In big cities like New York, Karan has seen a 60-percent jump in heart failures happening at home, along with more deaths. Statistics like that have forced certain questions to the forefront: “How do we connect with our patients? How do we make sure they are diagnosed and treated, and more importantly, how do they actually get access to our therapy?” Karan said. “If they don’t show up, there are no prescriptions.”
If not addressed with an appropriate platform, security and privacy requirements for the development of digital health will be so cumbersome that biopharma or medtech companies will be dissuaded from pursuing them — or it will take them years longer to go to market.
BrightInsight manages ongoing maintenance and compliance for the regulated digital health solutions hosted on our platform to ensure that whichever regions our customers expand into, they are covered from a regulatory, security and privacy standpoint. By solving this part of the equation for our customers, they can focus on developing the next generation of more personalized therapies, digital health solutions and more.
Another concern is there will be a closed ecosystem that will not integrate with other systems, creating the same siloes EHRs are accused of building. We do not want to look back five or 10 years from now having invested billions of dollars and be left with another siloed set of solutions.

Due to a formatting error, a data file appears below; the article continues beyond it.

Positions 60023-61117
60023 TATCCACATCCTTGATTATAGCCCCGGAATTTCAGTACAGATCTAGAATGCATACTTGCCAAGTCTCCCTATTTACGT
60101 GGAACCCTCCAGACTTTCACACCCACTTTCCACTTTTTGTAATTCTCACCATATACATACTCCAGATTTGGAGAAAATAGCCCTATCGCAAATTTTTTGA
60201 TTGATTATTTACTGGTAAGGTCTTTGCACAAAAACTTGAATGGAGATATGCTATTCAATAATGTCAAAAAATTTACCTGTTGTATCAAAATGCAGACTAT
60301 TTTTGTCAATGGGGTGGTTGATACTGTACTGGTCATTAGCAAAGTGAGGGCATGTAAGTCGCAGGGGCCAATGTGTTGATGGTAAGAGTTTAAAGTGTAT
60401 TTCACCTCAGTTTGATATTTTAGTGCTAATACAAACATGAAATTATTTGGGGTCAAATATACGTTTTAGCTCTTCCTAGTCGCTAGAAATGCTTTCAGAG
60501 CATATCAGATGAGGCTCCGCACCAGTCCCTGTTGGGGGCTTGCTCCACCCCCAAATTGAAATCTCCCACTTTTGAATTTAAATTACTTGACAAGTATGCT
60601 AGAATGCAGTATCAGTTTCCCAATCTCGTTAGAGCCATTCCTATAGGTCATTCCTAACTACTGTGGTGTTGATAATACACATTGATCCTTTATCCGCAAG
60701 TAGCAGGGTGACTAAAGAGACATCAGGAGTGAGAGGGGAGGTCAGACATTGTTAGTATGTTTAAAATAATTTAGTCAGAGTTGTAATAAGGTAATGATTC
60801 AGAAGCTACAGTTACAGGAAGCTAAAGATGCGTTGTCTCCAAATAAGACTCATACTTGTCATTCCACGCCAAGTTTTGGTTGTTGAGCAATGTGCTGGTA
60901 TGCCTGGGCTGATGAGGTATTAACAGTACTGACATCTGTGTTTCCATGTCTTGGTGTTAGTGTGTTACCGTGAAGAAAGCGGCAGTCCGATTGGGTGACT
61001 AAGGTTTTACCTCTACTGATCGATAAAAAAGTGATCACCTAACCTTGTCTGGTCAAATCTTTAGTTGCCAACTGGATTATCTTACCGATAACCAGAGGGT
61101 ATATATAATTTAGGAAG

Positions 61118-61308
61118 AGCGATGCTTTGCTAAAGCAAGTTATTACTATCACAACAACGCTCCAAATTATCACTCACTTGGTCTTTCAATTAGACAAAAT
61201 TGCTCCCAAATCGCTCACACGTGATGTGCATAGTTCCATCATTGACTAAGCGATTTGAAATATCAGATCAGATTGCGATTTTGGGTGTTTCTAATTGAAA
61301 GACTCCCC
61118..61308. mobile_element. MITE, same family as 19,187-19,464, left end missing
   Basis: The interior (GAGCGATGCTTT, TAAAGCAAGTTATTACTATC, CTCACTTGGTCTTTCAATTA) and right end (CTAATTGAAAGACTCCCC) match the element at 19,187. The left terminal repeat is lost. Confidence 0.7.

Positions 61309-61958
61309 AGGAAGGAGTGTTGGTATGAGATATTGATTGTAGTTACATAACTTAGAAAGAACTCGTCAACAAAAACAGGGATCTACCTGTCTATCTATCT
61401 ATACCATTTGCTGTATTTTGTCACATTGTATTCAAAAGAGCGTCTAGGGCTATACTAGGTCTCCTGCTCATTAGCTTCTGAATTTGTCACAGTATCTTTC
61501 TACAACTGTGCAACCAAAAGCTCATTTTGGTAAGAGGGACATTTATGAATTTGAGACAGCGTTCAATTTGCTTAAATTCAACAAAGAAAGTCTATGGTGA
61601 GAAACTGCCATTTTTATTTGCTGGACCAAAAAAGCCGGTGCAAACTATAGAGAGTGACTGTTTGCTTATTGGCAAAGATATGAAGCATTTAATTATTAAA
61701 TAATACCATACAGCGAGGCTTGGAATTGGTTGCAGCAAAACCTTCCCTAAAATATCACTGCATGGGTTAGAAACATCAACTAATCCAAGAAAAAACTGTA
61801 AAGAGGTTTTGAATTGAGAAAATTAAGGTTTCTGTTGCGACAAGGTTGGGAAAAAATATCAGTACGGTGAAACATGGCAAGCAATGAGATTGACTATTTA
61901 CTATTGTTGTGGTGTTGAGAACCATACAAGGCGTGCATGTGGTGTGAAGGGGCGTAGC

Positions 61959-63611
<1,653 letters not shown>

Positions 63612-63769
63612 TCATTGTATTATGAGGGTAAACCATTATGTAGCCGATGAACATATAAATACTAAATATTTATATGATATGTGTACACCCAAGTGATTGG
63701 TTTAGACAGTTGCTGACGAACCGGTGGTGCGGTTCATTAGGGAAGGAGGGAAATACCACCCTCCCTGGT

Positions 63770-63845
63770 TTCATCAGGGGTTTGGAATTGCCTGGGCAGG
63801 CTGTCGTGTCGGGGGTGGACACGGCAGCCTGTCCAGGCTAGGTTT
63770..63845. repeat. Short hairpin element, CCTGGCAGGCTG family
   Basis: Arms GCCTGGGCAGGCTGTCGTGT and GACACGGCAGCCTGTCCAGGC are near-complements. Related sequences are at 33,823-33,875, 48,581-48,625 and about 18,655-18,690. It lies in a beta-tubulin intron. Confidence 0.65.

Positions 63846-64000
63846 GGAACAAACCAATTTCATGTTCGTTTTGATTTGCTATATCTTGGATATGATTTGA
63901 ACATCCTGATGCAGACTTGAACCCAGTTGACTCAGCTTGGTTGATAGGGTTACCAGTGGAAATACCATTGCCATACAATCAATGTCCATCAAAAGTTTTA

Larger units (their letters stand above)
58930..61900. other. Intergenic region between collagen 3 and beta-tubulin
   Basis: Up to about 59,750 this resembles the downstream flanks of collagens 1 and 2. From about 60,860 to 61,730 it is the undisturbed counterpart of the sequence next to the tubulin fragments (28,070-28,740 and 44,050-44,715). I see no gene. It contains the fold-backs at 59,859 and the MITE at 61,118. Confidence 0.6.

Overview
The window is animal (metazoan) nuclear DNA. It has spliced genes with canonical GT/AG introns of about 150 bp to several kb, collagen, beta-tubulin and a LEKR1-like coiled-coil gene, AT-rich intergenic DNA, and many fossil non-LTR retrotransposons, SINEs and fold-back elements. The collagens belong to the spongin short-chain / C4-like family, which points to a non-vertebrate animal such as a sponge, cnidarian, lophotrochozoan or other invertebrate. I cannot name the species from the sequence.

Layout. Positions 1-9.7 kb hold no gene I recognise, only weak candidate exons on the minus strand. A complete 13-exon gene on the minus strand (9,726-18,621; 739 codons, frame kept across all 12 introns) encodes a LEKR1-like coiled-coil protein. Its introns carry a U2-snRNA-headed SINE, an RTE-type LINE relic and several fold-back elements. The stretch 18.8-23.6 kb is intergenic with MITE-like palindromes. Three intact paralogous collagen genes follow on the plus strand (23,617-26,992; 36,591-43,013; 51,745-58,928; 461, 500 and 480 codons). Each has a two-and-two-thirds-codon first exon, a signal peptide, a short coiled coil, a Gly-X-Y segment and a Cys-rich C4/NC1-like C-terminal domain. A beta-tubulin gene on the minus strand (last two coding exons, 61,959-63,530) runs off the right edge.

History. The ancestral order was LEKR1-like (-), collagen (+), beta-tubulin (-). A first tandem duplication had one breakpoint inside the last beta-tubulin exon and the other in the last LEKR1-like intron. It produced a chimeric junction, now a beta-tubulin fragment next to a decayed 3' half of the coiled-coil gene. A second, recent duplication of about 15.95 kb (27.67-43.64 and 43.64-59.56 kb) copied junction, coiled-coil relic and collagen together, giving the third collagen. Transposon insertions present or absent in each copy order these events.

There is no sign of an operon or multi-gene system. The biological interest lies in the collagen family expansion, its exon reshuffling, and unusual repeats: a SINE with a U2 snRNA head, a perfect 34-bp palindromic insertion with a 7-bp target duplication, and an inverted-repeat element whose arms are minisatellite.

Google recently named BrightInsight “Cloud Partner of the Year for the Healthcare Industry” for the second year and a row. Two months later, BrightInsight announced $40 million in new funding. How will this allow your company to scale, and more broadly, fuel this digital transformation?
Our recent Series B funding really cements BrightInsight’s position as the leading global regulated digital health platform for biopharma and medtech. The financing will enable the company to achieve significant scale by accelerating team growth, international availability and enhancing the BrightInsight Platform, including investing more in its analytics functionalities to enable customers to drive more valuable insights faster, and to launch new pre-built software assets that will allow its customers to enhance and accelerate their digital clinical trials.
A significant portion of this financing round will be used to execute for current customers, including Novo Nordisk, the world’s largest diabetes biopharma, AstraZeneca, Roche and CSL Behring, the third largest biotechnology company in the world. Specifically, the funding will grow BrightInsight’s teams around the world, including establishing a new regional Customer Delivery Center in London to support European clients and continue international expansion in China and other Asian markets. Further investment will be made in analytics to enable customers to drive more valuable insights faster, and to launch new pre-built software assets that will help enhance and accelerate customers’ digital clinical trials.